Side effects of dialysis 

Both haemodialysis and peritoneal dialysis cause side effects. This is because of the way dialysis is carried out and the fact that it can only compensate for the loss of kidney function to a certain extent.


Fatigue, where you feel tired and exhausted all the time, is a common side effect in people who have used both haemodialysis and peritoneal dialysis on a long-term basis. Fatigue is thought to be caused by a combination of:

  • the loss of normal kidney function
  • the effects that dialysis can have on the body
  • the dietary restrictions associated with dialysis
  • the overall stress and anxiety that many people with kidney failure experience

There are several treatment options that may help to improve the symptoms of fatigue.

You may want to talk to your dietitian to see if your diet can be adjusted to increase your energy levels. Research has also shown that regular aerobic exercise can improve the symptoms of fatigue.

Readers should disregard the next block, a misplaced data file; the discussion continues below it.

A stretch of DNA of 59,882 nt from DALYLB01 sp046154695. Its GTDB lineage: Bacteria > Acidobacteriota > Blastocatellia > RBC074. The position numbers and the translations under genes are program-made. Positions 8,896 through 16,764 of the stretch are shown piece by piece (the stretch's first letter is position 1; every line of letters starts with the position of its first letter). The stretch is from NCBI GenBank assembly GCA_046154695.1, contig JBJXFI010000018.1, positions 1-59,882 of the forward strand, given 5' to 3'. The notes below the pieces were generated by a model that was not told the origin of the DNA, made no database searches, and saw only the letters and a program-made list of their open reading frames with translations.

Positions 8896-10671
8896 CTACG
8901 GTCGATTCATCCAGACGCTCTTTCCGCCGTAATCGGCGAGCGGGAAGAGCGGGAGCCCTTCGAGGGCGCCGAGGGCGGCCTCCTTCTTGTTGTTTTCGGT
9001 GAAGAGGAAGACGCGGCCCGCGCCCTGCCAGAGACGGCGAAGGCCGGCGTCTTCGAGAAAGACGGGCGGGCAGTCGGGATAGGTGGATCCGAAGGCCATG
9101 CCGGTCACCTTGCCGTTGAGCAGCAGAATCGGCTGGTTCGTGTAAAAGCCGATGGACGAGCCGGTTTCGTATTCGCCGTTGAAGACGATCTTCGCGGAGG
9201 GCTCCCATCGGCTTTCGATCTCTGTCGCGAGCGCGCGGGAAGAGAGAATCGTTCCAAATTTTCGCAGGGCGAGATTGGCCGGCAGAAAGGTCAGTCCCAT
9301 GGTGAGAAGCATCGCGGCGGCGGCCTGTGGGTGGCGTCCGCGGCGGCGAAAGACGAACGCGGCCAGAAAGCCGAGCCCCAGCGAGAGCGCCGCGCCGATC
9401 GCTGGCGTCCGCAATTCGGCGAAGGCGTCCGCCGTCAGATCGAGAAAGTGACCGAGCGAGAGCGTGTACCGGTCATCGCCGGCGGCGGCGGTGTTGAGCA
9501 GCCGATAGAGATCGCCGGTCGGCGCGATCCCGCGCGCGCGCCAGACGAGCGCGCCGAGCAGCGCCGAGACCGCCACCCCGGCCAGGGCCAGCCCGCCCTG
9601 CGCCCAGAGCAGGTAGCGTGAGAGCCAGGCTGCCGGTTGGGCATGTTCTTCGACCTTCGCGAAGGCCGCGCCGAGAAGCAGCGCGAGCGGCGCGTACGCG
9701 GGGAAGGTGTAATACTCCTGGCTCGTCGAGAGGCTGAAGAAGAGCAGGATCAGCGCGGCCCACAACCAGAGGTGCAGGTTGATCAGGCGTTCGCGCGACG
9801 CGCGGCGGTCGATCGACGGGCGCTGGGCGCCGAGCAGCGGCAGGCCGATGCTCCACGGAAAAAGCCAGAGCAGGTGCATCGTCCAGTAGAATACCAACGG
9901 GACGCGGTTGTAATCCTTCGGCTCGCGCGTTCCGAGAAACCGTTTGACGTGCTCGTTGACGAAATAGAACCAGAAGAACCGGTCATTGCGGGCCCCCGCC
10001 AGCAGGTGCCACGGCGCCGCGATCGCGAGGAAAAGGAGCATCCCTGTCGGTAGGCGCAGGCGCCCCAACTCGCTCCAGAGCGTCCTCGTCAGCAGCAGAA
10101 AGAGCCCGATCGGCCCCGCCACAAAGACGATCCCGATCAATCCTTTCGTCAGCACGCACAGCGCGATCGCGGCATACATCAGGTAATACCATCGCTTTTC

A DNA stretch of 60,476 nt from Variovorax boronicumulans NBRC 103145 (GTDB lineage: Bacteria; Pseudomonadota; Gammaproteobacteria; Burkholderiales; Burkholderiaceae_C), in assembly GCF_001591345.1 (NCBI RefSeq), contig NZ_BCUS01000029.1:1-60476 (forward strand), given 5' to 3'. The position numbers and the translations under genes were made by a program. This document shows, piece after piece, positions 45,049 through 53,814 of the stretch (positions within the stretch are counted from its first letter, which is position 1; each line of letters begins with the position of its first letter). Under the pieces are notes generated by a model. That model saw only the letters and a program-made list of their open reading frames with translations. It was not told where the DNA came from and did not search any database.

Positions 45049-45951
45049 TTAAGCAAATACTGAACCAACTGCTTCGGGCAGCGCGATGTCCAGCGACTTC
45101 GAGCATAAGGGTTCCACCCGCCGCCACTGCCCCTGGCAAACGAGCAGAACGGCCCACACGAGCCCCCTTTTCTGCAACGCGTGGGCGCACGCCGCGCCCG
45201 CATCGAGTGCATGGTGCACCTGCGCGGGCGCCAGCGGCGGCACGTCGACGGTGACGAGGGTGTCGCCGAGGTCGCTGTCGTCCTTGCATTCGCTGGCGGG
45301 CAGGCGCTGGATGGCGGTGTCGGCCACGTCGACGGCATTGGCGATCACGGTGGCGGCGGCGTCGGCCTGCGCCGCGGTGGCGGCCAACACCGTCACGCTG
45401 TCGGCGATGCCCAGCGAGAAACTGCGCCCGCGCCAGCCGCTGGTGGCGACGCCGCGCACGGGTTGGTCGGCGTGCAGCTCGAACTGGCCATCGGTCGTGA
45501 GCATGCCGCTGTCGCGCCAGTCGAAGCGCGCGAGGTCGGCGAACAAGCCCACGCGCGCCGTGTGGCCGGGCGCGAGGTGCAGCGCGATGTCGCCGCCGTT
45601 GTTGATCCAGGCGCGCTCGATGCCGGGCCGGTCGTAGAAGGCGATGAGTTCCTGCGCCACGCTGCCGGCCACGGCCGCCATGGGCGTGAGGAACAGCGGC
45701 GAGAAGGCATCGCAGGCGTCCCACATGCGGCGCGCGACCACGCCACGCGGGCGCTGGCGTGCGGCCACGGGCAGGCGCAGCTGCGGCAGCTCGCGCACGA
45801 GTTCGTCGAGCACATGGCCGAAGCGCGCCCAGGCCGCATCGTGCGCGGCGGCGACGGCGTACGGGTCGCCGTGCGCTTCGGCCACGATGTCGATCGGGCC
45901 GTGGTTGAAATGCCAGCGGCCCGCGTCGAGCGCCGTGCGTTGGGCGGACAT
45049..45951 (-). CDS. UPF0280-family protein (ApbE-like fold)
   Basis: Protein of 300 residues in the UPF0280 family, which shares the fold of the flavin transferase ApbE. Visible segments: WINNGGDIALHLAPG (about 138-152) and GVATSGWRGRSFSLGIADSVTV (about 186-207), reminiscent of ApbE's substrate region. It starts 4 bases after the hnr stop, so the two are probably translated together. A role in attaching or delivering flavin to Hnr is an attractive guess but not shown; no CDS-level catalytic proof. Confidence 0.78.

If you are fatigued, starting a programme of regular exercise can be difficult, and many people who are on dialysis complain about feeling out of breath. However, if you persevere, you will find that exercising becomes easier with time.

Low-to-moderate aerobic exercise such as cycling, running, walking or swimming is recommended. Your GP or dialysis care team will be able to advise you about the type of exercise most suitable for you.


Low blood pressure

Low blood pressure (hypotension) is one of the most common side effects of haemodialysis. It can be caused by the drop in fluid levels during dialysis. Low blood pressure can cause nausea and dizziness.

The best way to minimise the symptoms of low blood pressure is to keep to your daily fluid intake recommendations. If your symptoms persist, you should consult your dialysis care team because the amount of fluid used during dialysis may need to be adjusted.

Invasive staphylococcal infections

People receiving haemodialysis are at increased risk of developing invasive staphylococcal infections. These infections are caused by staphylococcus aureus bacteria, which are usually responsible for minor skin infections such as boils.